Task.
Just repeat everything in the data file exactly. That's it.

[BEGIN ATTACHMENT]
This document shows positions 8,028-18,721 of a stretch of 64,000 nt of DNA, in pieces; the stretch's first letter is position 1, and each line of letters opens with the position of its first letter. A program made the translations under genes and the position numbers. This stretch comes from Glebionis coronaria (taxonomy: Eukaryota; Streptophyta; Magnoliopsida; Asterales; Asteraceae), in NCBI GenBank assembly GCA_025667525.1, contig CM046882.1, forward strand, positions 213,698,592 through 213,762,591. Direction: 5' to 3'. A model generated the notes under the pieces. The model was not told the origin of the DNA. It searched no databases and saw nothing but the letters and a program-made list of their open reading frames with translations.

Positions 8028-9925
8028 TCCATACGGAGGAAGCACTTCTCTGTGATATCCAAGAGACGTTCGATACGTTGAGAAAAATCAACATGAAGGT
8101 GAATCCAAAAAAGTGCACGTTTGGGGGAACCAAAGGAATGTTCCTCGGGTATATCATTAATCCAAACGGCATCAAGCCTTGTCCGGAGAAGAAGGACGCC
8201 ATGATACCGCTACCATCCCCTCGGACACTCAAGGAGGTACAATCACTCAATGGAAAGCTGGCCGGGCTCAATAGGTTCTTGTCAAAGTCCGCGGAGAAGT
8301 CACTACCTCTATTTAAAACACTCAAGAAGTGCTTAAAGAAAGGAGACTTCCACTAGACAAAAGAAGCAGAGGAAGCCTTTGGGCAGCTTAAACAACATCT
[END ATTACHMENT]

This document shows positions 8,028-18,721 of a stretch of 64,000 nt of DNA, in pieces; the stretch's first letter is position 1, and each line of letters opens with the position of its first letter. A program made the translations under genes and the position numbers. This stretch comes from Glebionis coronaria (taxonomy: Eukaryota; Streptophyta; Magnoliopsida; Asterales; Asteraceae), in NCBI GenBank assembly GCA_025667525.1, contig CM046882.1, forward strand, positions 213,698,592 through 213,762,591. Direction: 5' to 3'. A model generated the notes under the pieces. The model was not told the origin of the DNA. It searched no databases and saw nothing but the letters and a program-made list of their open reading frames with translations.

Positions 8028-9925
8028 TCCATACGGAGGAAGCACTTCTCTGTGATATCCAAGAGACGTTCGATACGTTGAGAAAAATCAACATGAAGGT
8101 GAATCCAAAAAAGTGCACGTTTGGGGGAACCAAAGGAATGTTCCTCGGGTATATCATTAATCCAAACGGCATCAAGCCTTGTCCGGAGAAGAAGGACGCC
8201 ATGATACCGCTACCATCCCCTCGGACACTCAAGGAGGTACAATCACTCAATGGAAAGCTGGCCGGGCTCAATAGGTTCTTGTCAAAGTCCGCGGAGAAGT
8301 CACTACCTCTATTTAAAACACTCAAGAAGTGCTTAAAGAAAGGAGACTTCCACTAGACAAAAGAAGCAGAGGAAGCCTTTGGGCAGCTTAAACAACATCT